It took a ghastly church massacre in Charleston, S.C., last summer — a massacre perpetrated by a young racist who flaunted emblems of racial hatred and subjugation — to finally bring down the Confederate battle flag from the grounds of the South Carolina statehouse. That should be reason enough to finally end as well the insulting practice of linking the holiday that honors Martin Luther King Jr. with a commemoration of Confederate General Robert E. Lee.
In three Southern states — Alabama, Mississippi, and Arkansas — the day set aside nationally to pay tribute to the martyred civil rights leader is simultaneously designated for celebrating the life of the Confederacy’s most famous military leader. In most of the country, it would be unthinkable to honor with a holiday the general who led the war to rupture the United States and perpetuate African slavery. Yet Lee has long been revered in the South, and the red-letter day bearing his name is defended in the name of Southern heritage and as homage to a worthy man.
But “Southern heritage” is no excuse for piggy-backing Lee’s celebration onto the third Monday in January, a day reserved nationwide for remembering King and his extraordinary story. It is true that Lee’s life was being celebrated in the South long before MLK, let alone the civil rights movement, was born. Today, however, it is hard to see the dual holiday as anything but an ongoing affront to King’s legacy and the reverence it inspires.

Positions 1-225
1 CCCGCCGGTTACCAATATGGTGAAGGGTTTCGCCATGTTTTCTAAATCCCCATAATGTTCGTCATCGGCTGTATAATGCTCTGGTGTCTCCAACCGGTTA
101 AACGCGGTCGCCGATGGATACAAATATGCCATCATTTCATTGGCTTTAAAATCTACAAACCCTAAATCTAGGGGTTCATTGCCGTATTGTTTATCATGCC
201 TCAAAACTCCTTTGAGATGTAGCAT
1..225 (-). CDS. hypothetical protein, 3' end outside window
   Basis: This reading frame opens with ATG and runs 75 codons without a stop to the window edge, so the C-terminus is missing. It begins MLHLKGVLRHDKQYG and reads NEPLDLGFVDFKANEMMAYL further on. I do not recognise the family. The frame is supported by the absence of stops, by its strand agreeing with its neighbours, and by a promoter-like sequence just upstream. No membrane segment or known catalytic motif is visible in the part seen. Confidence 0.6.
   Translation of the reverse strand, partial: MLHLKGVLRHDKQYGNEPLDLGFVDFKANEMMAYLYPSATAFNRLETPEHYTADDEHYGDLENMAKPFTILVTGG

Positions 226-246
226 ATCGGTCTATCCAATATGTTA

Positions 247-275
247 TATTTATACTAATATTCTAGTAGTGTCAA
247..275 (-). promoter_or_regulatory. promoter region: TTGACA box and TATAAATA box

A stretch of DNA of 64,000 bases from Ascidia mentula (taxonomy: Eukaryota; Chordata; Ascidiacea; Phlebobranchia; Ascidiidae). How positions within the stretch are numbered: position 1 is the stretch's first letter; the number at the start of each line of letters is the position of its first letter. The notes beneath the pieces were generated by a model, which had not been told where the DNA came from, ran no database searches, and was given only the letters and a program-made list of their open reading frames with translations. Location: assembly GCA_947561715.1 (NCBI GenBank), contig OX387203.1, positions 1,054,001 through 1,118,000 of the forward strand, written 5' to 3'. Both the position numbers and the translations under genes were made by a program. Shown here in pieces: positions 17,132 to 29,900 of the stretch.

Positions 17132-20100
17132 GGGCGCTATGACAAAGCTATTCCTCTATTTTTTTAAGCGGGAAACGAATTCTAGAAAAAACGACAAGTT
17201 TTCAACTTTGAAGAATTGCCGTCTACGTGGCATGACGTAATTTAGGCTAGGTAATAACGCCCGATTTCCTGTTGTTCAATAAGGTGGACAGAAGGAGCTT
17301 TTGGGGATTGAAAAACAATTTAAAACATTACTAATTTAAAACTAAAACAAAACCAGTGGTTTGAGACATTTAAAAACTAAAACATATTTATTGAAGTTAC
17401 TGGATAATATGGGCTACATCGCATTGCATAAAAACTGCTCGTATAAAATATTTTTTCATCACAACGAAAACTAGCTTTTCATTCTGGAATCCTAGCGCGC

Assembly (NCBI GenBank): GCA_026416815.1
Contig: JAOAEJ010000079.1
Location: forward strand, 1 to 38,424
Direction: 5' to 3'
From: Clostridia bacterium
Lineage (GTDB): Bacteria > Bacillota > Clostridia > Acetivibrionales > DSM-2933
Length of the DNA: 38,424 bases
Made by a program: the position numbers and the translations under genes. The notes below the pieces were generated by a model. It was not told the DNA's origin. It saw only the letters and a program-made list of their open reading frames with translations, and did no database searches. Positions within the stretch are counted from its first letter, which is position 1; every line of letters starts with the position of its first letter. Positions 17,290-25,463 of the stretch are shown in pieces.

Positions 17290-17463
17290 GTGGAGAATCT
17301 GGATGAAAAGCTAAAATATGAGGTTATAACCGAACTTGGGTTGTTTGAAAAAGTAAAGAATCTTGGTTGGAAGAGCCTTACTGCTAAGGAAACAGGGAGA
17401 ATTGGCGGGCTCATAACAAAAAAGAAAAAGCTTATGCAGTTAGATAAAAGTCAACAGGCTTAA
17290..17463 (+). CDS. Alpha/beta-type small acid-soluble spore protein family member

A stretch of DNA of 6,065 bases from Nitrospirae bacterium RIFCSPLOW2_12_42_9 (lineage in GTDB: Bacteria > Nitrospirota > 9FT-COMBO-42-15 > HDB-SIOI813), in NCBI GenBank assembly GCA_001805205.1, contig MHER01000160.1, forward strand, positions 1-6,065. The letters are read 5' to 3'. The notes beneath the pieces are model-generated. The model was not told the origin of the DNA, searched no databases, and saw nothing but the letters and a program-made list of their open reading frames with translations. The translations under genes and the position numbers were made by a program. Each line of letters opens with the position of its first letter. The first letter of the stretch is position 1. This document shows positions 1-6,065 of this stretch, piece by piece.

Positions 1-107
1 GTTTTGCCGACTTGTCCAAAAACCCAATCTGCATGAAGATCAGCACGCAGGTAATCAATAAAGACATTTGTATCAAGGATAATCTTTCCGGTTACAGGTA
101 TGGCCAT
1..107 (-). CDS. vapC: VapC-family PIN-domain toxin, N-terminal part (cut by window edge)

Governor Asa Hutchinson of Arkansas, to his credit, has been trying to end the slight. Hutchinson, a Republican, is urging Arkansas lawmakers to pass a bill separating the state holiday honoring Lee from the national holiday dedicated to King. An attempt to make that change last year bogged down in a legislative committee, but Hutchinson vowed to try again after the killings in Charleston drew fresh attention to the ugly side of Confederate commemorations.
“It’s important,” Hutchinson told reporters last week, that Martin Luther King’s day be “distinguished and separate and focused on the civil rights struggle and what he personally did.”
Lee is universally regarded as a man of integrity and valor, and there is much to celebrate in his fine character. Yet at the crucial crossroads of his life, he made the choice for rebellion and slavery. Even after the Civil War was over, he publicly opposed granting freed slaves the right to vote. In the context of his time, his actions may have been defensible. By the standards of the 21st century, they are beyond the pale. That any state would still insist on adulterating the holiday on which America honors King by paying tribute to Lee is grotesque. Hutchinson is right: Arkansas should give King the undiluted honor he deserves. Mississippi and Alabama ought to do the same.